Cell viability was evaluated using the CCK-8 assay. Cells were seeded into 96-well microtiter plates at 5×104 cells/well and pre-treated with LPS (1 µg/ml) for 30 min, followed by treatment with various concentrations of OMT (0, 1, 10, 20, 50 or 100 µg/ml). After 24 h of incubation, CCK-8 solution was added to each well, followed by incubation for 2 h. The color intensity of the metabolized CCK-8 stain was determined by measuring the absorbance at 450 nm with an immunoreader (PR4100; Bio-Rad Laboratories, Inc., Hercules, CA, USA). Cell viability was expressed as a percentage of the control group (untreated). Every experiment was repeated three times.


BV2 cells were pre-treated with LPS (1 µg/ml) for 30 min, followed by treatment with 0 or 20 µg/ml OMT for 24 h and subsequent collection of the culture medium. In a control group, the cells were left untreated. The levels of TNF-α, IL-6, IL-1β and HSP60 in the culture medium were determined by ELISA kits according to the manufacturer's instructions. The absorbance was measured at 450 nm on a microplate reader (Bio-Rad Laboratories, Inc.).

Western blot analysis

To determine the expression of certain proteins, BV2 cells were pre-treated with LPS (1 µg/ml) for 30 min, followed by treatment with 0 or 20 µg/ml OMT for 24 h, and protein was extracted using a lysis buffer containing 0.1% Triton X-100, 2% sodium dodecyl sulfate (SDS), 5% glycerol, 5 mM ethylenediaminetetraacetate, 150 mM NaCl and 20 mM Tris (pH 7.5) (Bioscience, Shanghai, China). Following incubation at 4°C for 30 min, the lysates were centrifuged at 8,050 × g at 4°C for 30 min. The BCA kit was then used to determine the protein concentration. Protein denaturation was then performed in a sample buffer containing 2-mercaptoethanol and bromophenol blue (KeyGen Biotech) for 10 min at 95°C. Equal amounts of protein were resolved by 10% SDS-polyacrylamide gel electrophoresis and transferred onto a polyvinylidene difluoride membrane (EM Millipore, Billerica, MA, USA). The membranes were blocked with 5% milk in Tris-buffered saline containing Tween-20 and incubated at 4°C overnight with the indicated antibodies, including anti-iNOS, -TLR-4, -heat shock factor 1 (HSF-1), -NF-кB, -HSP60, -caspase-3, -MYD88 and -β-actin. After washing with phosphate-buffered saline (PBS), the membranes were incubated with anti-mouse (cat. no. ZB-2305; 1:5,000) or anti-rabbit (cat. no. ZB-2301; 1:5,000) secondary antibodies (Zhongshan Goldenbridge Bio) at room temperature for 75 min. The proteins were then visualized using the ECL kit and membranes were exposed to X-ray film. The blotting results were semi-quantified using Quantity One software, version 4.6.9 (Bio Rad Laboratories, Inc.).

Flow cytometry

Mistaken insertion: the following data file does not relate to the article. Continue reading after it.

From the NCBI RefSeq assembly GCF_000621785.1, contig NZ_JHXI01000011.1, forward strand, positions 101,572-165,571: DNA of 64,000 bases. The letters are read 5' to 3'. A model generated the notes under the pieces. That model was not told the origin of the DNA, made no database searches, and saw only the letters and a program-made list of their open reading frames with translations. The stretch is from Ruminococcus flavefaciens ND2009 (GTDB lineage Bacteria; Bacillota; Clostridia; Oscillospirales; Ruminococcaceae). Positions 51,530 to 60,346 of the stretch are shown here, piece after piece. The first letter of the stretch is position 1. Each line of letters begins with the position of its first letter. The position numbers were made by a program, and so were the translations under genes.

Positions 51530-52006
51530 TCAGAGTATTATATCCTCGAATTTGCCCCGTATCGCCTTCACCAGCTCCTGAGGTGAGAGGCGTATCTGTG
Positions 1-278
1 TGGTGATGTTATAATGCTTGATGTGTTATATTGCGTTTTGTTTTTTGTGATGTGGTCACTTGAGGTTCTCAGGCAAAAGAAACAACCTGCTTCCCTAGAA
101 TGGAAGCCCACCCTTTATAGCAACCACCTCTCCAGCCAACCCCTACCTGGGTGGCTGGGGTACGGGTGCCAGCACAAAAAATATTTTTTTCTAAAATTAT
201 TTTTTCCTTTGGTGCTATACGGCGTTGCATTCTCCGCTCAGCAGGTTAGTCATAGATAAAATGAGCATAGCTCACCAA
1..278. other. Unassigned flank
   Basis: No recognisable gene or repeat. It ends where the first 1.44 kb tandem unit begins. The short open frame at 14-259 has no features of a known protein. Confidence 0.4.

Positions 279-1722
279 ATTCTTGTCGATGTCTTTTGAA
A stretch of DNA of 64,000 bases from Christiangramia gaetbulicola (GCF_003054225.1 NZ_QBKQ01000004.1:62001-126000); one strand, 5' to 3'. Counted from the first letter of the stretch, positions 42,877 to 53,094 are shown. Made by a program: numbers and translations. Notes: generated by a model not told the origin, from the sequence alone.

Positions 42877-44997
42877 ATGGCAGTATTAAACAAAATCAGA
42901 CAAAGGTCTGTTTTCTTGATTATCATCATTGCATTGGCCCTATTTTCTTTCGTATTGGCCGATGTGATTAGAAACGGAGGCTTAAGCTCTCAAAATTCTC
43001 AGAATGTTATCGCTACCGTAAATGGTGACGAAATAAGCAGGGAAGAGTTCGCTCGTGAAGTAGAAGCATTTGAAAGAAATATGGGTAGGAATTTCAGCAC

BV2 cells were divided into three groups: Control group, LPS group [treated with LPS (1 µg/ml) for 24 h] and the LPS+OMT group [treated with LPS (1 µg/ml) for 30 min and subsequently with OMT (20 µg/ml)]. The cells were then collected and washed twice with cold PBS. Following centrifugation at 126 × g for 4 min at room temperature, cells were re-suspended in 400 µl binding buffer. After incubation with 5 µl Annexin V-FITC for 15 min, 10 µl PI was added, followed by incubation for 5 min in the dark. The apoptotic rate was measured by a FACSCalibur flow cytometer (BD Biosciences, Franklin Lakes, NJ, USA).

Statistical analysis

Values are expressed as the mean ± standard error of the mean. One-way analysis of variance, followed by the Student-Newman-Keuls post hoc test were used for comparisons between groups. P<0.05 was considered to indicate a statistically significant difference.


OMT inhibits LPS-induced decreases of microglial cell viability

To evaluate the effects of OMT on LPS-induced toxicity on BV2 cells, the CCK-8 assay was performed (Fig. 1). After LPS stimulation, the viability of the cells was obviously decreased. Of note, at concentrations of 1–20 µg/ml, OMT increased the cell viability in a dose-dependent manner, indicating that it had a protective effect on BV2 cells against LPS-induced toxicity. However, compared to that in the LPS + 20 µg/ml OMT group, higher concentrations of OMT (50 and 100 µg/ml) decreased the cell viability; therefore, the OMT concentration of 20 µg/ml with the maximum protective effect was used in all subsequent experiments.

OMT has anti-apoptotic effects on microglia

To further confirm the protective effect of OMT on BV2 cells, Annexin V and PI double staining followed by flow cytometric analysis were performed on cells pre-treated with LPS (1 µg/ml) for 30 min and incubated with 20 µg/ml OMT for 24 h (Fig. 2). The results showed that OMT significantly reduced LPS-induced apoptosis of BV2 cells. Therefore, OMT exerted a significant anti-apoptotic effect on microglia (P<0.05).

OMT inhibits LPS-induced expression and release of HSP60 by BV2 cells

To further explore the mechanisms of the protective effects of OMT, HSP60 expression and release by BV2 cells were assessed. Numerous studies have indicated that HSP60 has a role in microglia-induced inflammation, which was confirmed by a study by our group (3). Therefore, it was hypothesized that OMT exerts its anti-inflammatory effects via HSP60. Western blot analysis showed that the expression of HSP60 was significantly increased after LPS stimulation, which was completely inhibited by OMT (Fig. 3A). HSF-1 is a transcription factor regulating HSP60 expression and was therefore examined as well. The results showed that OMT completely abrogated the LPS-induced increases in HSF-1 expression (Fig. 3B). Furthermore, an ELISA revealed that OMT significantly decreased the LPS-induced release of extracellular HSP60 (Fig. 3C). These results indicated that under the stress conditions, HSP60 is highly expressed and secreted into the extracellular space to induce cell apoptosis, which is consistent with the hypothesis of the present study.